Small Business Puts Big Insurance on Hot Seat

Date: March 17, 2014

One of the more interesting twists in the 2014 legislative session came when Gov. Jay Inslee’s Medicaid office sought out NFIB’s input on legislation intended to transform state health care purchasing and integration.
NFIB explained its objections to several sections of the bill, but voiced support for the medical cost data and quality measurement components it contained. Rather than dismiss NFIB’s concerns, the governor’s health-care policy advisors engaged NFIB as a coalition partner and, along with Rep. Eileen Cody, reworked the bill to address most of our concerns.
In its typical Chicken Little fashion, however, Premera Blue Cross, the state’s largest health insurance provider, balked at the transparency provisions of the bill, in particular the All Payer Claims Database (APCD), claiming its monopolistic sky would fall if predatory competitors somehow reverse-engineered the database to uncover the insurance giant’s proprietary pricing structure.
In reality, the APCD, when fully implemented, is an important step towards bringing meaningful data to consumers who could then compare cost and quality for medical procedures across different health-care providers and facilities, making better informed decisions to purchase the best possible care for the price they can best afford.
Sadly, Senate Health Care Committee Chairwoman Randi Becker, an hour or so before her panel held its public hearing on the bill, introduced a striking amendment gutting the APCD and quality metrics provisions. This was not the first time Sen. Becker in her tenure as chairwoman has watered down NFIB-supported legislation aimed at giving consumers access to health-care cost and quality information. But this time, the media took note.
NFIB’s objections to the striking amendment were featured on TVW’s Legislative Review broadcast that evening and on its Capitol Record blog the next morning. TVW is the state’s version of CSPAN and closely watched by Olympia insiders.
The Spokane Spokesman-Review ran an excellent story quoting NFIB in its Sunday edition that was picked up by the Associated Press and published in the Walla Walla Union-Bulletin, Yakima Herald-Republic, Skagit Valley Herald, Vancouver’s The Columbian, The Olympian, the Daily Astorian, and even The Fresno Bee as the week progressed.  
The Spokesman immediately followed up with an editorial that Monday, also supporting NFIB’s position.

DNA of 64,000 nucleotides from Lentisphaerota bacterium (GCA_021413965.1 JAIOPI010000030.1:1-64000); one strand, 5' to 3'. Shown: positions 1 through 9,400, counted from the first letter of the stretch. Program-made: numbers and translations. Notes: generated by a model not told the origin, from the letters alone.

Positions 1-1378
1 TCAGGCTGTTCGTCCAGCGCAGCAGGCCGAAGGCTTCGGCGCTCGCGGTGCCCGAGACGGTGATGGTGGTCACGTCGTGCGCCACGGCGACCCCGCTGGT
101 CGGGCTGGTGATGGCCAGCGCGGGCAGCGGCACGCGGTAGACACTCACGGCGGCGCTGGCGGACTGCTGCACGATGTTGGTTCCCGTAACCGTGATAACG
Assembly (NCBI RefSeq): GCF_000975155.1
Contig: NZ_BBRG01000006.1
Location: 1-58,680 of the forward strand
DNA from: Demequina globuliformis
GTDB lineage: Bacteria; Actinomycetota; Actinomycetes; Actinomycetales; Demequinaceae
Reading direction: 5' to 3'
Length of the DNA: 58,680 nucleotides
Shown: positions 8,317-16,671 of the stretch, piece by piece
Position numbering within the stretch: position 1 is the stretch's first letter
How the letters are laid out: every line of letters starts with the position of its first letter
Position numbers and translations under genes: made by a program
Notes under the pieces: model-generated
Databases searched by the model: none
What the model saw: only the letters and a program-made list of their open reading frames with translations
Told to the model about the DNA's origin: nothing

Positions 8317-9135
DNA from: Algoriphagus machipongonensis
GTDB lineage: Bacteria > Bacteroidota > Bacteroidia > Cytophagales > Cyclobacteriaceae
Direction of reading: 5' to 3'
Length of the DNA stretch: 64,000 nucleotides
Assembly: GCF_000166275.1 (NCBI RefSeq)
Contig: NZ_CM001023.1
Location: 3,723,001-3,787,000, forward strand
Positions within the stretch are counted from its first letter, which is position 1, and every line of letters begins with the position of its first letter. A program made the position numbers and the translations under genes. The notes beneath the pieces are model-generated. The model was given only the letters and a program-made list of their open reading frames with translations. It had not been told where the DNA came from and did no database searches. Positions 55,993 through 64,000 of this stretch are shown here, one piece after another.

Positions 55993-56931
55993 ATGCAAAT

KOMO Newsradio interviewed NFIB/Washington State Director Patrick Connor and state Insurance Commissioner Mike Kreidler about the issue later that week. They also posted the Spokesman article on the website.
NFIB/Washington stoked the flames by distributing a guest editorial that appeared in the Kitsap Peninsula Business Journal and The Star of Grand Coulee.
The Seattle Times and Puget Sound Business Journal then picked up the story too.
The Seattle Times, Columbian and Olympian each ran editorials excoriating Premera and Becker for their antics, extending the story for more than a week.
Health care industry blog The State of Reform ran two posts discussing the rather unprecedented and lengthy media assault waged against Premera.
Many observers credit this widespread negative publicity as the impetus for the budget-writing Senate Ways & Means Committee ultimately restoring the APCD and quality provisions, watered down though they were, into the bill that passed both chambers in the waning hours of session.
So, while Premera and Sen. Becker were ultimately able to neuter several key aspects of the bill for now, it nonetheless contains the NFIB-supported APCD and quality metrics, on which we will continue working to improve in an effort to equip small-business owners, the families they employ and other consumers with the tools needed to evaluate where they can purchase the highest quality medical care for the lowest price.
Moreover, in this fight, NFIB burnished its reputation for standing up to Big Business, as well as traditional legislative friends and foes alike, to defend and promote its members’ best interests when others seek to harm them.
Here is the list of media coverage NFIB’s testimony spawned.
Spokesman-Review article reprinted in:
Patrick Connor, Mike Kreidler interview:

KOMO NewsRadio’s Newsline AM with John Carlson, March 3 

Editorials and articles against Premera’s move:

The Spokesman-Review editorial, March 4

NFIB’s guest editorial that started the above coverage:

Kitsap Peninsula Business Journal, March 5

For more information, contact NFIB/Washington State Director Patrick Connor [] at 360-786-8675.

Related Content: Small Business News | Washington

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In its typical Chicken Little fashion, Premera Blue Cross balked at the transparency provisions of the bill.

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